Lamictal keeps me on an even level. Also take 2 other meds. I have ADD also. I have obstructive/central sleep apnea that I know has fried some of my brain cells with hypoxia and it has affected my memory. It's very frustrating. So I can't blame the meds.

What area of nursing are you in if you don't mind me asking? Has floor nursing ever been a challenge/problem for you?

justus501

justus501

17 Posts

First...welcome to nursing!! Second....take a deep breathe...you are ok....you are not alone!! The first year of nursing is VERY stressful. Nursing School just does not prepare you for the real world of nursing. It takes time....give yourself that time....time to learn time management, prioritization, and dealing with coworkers. Nurses have a tendancy to "eat our young". Instead of nurture them, mentor them and encourage them, we leave them feeling inadequate and unprepared. If you are becoming more depressed and stressed, it is difficult to do your job. Consider the Lamictal again. Your mental health is so important. How can you care for others, if you don't care for yourself. I have been on antidepressants for years. Depression lurkes in at times. I just started on Lamictal and will see how it goes. I know...I cannot do my job effectively if I am not well.

Take it easy on yourself. Be patient with yourself. Be kind to yourself. Nursing is an art. It takes time to perfect that art. You will get it...it just takes time.

Don't give up on hospital nursing until you have done it for at least a year. You need that year to gain skills and organization. If you need anything or just want to talk, email me at watkins.fern@yahoo.com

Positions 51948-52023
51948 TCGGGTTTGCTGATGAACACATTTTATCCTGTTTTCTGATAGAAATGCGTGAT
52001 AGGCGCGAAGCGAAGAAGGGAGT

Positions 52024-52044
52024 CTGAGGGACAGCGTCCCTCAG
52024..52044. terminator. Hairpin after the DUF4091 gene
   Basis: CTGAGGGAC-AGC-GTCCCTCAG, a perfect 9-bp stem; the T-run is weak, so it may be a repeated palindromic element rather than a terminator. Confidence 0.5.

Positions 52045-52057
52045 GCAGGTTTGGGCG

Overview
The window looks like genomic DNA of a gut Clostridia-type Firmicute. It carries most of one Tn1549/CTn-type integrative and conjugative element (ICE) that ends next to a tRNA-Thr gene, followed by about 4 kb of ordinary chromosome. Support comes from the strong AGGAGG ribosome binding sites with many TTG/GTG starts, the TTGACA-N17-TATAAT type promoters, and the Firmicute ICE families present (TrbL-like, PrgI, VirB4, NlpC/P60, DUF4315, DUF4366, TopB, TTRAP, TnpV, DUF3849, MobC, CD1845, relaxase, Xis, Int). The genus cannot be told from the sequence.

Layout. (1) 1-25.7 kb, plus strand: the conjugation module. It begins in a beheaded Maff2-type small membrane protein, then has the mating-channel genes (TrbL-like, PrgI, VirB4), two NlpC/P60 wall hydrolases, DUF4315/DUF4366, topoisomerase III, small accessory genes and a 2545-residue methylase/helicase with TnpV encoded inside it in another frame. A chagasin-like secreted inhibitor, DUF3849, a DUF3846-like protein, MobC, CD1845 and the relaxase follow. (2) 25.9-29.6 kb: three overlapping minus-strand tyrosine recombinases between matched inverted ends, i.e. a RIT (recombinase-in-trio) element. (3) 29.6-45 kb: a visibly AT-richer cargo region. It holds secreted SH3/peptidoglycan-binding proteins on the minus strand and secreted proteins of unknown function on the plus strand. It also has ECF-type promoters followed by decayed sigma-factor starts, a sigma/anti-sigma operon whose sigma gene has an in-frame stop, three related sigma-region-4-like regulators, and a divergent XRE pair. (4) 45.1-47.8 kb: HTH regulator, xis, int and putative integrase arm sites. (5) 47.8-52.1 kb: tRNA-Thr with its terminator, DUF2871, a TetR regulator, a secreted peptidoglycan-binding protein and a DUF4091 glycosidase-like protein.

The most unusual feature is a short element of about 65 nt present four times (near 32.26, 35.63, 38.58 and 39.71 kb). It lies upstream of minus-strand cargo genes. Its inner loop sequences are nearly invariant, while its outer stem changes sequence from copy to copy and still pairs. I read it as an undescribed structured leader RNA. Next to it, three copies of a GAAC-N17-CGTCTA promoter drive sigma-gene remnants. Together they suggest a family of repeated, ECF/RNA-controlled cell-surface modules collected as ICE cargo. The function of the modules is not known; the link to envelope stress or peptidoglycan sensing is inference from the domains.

Best of luck to you!! You CAN do it, don't give up.

ijuanabhappy

ijuanabhappy, ASN, RN

Specializes in School Nursing. Has 10 years experience. 1 Article; 381 Posts

First...welcome to nursing!! Second....take a deep breathe...you are ok....you are not alone!! The first year of nursing is VERY stressful. Nursing School just does not prepare you for the real world of nursing. It takes time....give yourself that time....time to learn time management, prioritization, and dealing with coworkers. Nurses have a tendancy to "eat our young". Instead of nurture them, mentor them and encourage them, we leave them feeling inadequate and unprepared. If you are becoming more depressed and stressed, it is difficult to do your job. Consider the Lamictal again. Your mental health is so important. How can you care for others, if you don't care for yourself. I have been on antidepressants for years. Depression lurkes in at times. I just started on Lamictal and will see how it goes. I know...I cannot do my job effectively if I am not well.

Take it easy on yourself. Be patient with yourself. Be kind to yourself. Nursing is an art. It takes time to perfect that art. You will get it...it just takes time.

Don't give up on hospital nursing until you have done it for at least a year. You need that year to gain skills and organization. If you need anything or just want to talk, email me at watkins.fern@yahoo.com

Best of luck to you!! You CAN do it, don't give up.

Thanks for the kind, uplifting post. I will definitely email you!

TerpGal02, ASN

Specializes in Psych. Has 6 years experience. 539 Posts

I have never taken Lamictal, but did take Trileptal for a time for treatment resistant depression/possible bipolar (therapist and pdoc could not agree on this). Trileptal did give me some cognitive fog, but it really made me feel human, better than I had felt in a long long time. It took me a little longer to come up with certain words sometimes, but in all, having the cognitive fog from an anticonvulsant was nothing compared to the cognitive functioning problems I was having due to my illness. It might take you a little extra effort in school, and you might have to develop new strategies for learning, but I personally would go for it. I started back to school while on Trilpetal, and it DID take me a little longer to learn things, but I managed to make quite good grades.

blueheaven

blueheaven

832 Posts

ijuana,

I work in a Medical Intensive Care unit. I have always worked in this type of setting. ICU/ ER/charge nurse 30 bed telemetry unit (that place was enough to put anyone on meds) As OPs have mentioned, you need to take care of yourself. My medication does help me stay organized a little better and keeps me from having a temper problem. I have a great psych doc and we have worked together for a while before we found the right combo that works great for me.